ADVERTISEMENT

The great charm of the Monkees rock band is that they have never taken themselves too seriously.

They first hit America’s music scene back in 1966, as a goofy, wise-cracking group of musicians who were put together by Hollywood producers for one reason – to portray a group of goofy, wise-cracking musicians on a weekly TV comedy show.

The show was a runaway hit for a couple of years, and the Monkees – with help from songwriters like Carole King and Neil Diamond – actually made some really good pop music while they were at it.

Forty-six years later, there they were Sunday night, the three surviving Monkees – looking and sounding much, much older, but still having a good time.

Mickey Dolenz, 67; Mike Nesmith, 69; and Peter Tork, 70, played a breezy, enjoyable show of an hour and 50 minutes, proving that they can still rock, still have fun doing it and actually can play their own instruments.

The only thing missing was their old buddy, British singer Davy Jones, who died of a heart attack in February at age 66. But Jones was hardly forgotten. The band paid tribute to him several times during their set.

An especially nice moment came toward the end of the show, when Dolenz invited a woman named Kristen from the audience to come up and take lead vocals on “Daydream Believer,” the hit song that Jones was probably best known for.

“We talked about it, and decided that none of us could ever sing lead on this song,” Dolenz said.

“But you [the audience] can sing it.” Kristen did a very nice job, leading the audience in a big singalong that Jones, no doubt, would have enjoyed.

It was one of many feel-good moments in a show that featured some rollicking hits, some very unusual and obscure songs, and surprisingly good musical chops by the three surviving Monkees. The big audience, which included a surprising number of kids and young adults, seemed to love it.

Hey, hey, they’re the Monkees – still popular for a TV show that ended well over four decades ago. They drew a big standing ovation before they played even one note of their opening song, “Last Train To Clarksville.”

Laughing and joking like old pals, the Monkees played about 25 songs. They did most of their major hits, but left some very good ones off the set list.

They performed a few too many B-sides for my taste, but it was delightful to hear psychedelic numbers like “Daily Nightly,” “Can You Dig It” and “Porpoise Song.”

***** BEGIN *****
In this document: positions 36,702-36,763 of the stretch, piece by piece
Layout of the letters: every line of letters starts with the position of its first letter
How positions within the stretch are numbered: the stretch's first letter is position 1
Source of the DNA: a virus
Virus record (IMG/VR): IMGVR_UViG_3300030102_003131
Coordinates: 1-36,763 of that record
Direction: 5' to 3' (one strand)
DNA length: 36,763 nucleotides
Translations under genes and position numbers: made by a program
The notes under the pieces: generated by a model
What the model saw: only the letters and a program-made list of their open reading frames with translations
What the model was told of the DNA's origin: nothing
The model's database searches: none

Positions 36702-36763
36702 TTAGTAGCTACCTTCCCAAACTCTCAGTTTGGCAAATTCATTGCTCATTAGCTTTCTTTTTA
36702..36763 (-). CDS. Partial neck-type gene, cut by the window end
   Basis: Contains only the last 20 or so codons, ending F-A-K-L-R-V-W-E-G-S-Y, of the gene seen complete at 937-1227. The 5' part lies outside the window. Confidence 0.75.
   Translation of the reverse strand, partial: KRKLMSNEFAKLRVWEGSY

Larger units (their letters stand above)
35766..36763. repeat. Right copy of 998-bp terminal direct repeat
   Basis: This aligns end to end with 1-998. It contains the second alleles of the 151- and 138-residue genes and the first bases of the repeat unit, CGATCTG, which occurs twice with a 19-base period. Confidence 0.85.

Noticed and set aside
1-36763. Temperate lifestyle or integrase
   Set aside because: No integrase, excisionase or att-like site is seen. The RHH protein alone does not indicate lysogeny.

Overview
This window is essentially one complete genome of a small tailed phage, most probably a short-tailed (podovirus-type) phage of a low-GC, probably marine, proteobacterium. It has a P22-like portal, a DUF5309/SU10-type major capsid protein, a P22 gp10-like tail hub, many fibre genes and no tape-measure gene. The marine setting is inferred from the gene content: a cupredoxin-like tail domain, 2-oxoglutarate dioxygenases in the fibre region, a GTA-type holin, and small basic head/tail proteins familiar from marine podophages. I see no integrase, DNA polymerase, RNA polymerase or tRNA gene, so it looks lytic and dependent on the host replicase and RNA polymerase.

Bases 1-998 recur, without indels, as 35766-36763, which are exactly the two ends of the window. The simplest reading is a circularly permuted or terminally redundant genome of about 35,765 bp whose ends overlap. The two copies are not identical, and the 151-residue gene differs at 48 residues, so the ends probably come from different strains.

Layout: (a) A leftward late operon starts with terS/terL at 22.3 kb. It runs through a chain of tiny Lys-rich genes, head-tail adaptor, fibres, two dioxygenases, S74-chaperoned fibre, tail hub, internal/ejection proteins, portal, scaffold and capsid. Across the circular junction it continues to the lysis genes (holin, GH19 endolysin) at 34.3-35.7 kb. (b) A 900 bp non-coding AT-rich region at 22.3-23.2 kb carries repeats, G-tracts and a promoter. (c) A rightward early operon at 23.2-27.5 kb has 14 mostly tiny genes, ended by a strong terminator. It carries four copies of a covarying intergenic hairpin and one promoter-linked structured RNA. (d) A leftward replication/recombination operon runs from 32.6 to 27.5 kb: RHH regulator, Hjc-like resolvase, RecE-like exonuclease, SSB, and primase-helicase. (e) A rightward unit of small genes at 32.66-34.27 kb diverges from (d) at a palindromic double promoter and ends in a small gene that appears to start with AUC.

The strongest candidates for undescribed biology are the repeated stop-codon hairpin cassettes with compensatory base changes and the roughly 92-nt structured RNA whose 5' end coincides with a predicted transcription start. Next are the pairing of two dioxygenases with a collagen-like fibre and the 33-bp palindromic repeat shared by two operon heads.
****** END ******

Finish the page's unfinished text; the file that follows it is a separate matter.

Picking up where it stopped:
While they played, the slapstick humor of the old TV show was shown on a big video screen behind the band.

Despite the absence of Jones, this tour is pretty special for the Monkees, mainly because of the presence of Nesmith.

Formed in 1966, the band began to fall apart after their TV show was canceled in 1968. They broke up in 1971, and in the late 1980s, Tork, Dolenz and Jones began to do occasional, quite popular reunion tours. But Nesmith, a successful business entrepreneur and solo act, rarely participated.

The current tour marks the first time Nesmith has appeared with his former co-stars since 1997. Although he barely has a hair on his head, he wore the same bemused expression on his face that he used to wear when Dolenz and the other Monkees were acting silly back in their TV days.

Dolenz, who wore a black fedora hat, sunglasses and black suit Sunday night, is still the band’s showman. Animated, jumpy and clearly having fun, he took the lead on most of the songs that really had the audience rocking – “Pleasant Valley Sunday,” “Not Your Stepping Stone” and “I’m A Believer,” to name a few.

“I just want the kids [in the audience] to know, we did this song LONG before Shrek did it!” Dolenz said before the band did “I’m A Believer.”

Nesmith took the lead on quite a few songs, including “Mary, Mary,” “Listen To The Band” and “What Am I Doing Hangin’ Around.”

The Monkees were ably backed by a seven-piece band that included Dolenz’s sister, Coco, on percussion, and Nesmith’s son, Christian, on guitar.

Jones was fondly remembered. His wonderful ballad “I Want To Be Free” was played as the audience watched a poignant video montage of the British singer.

email: dherbeck@buffnews.com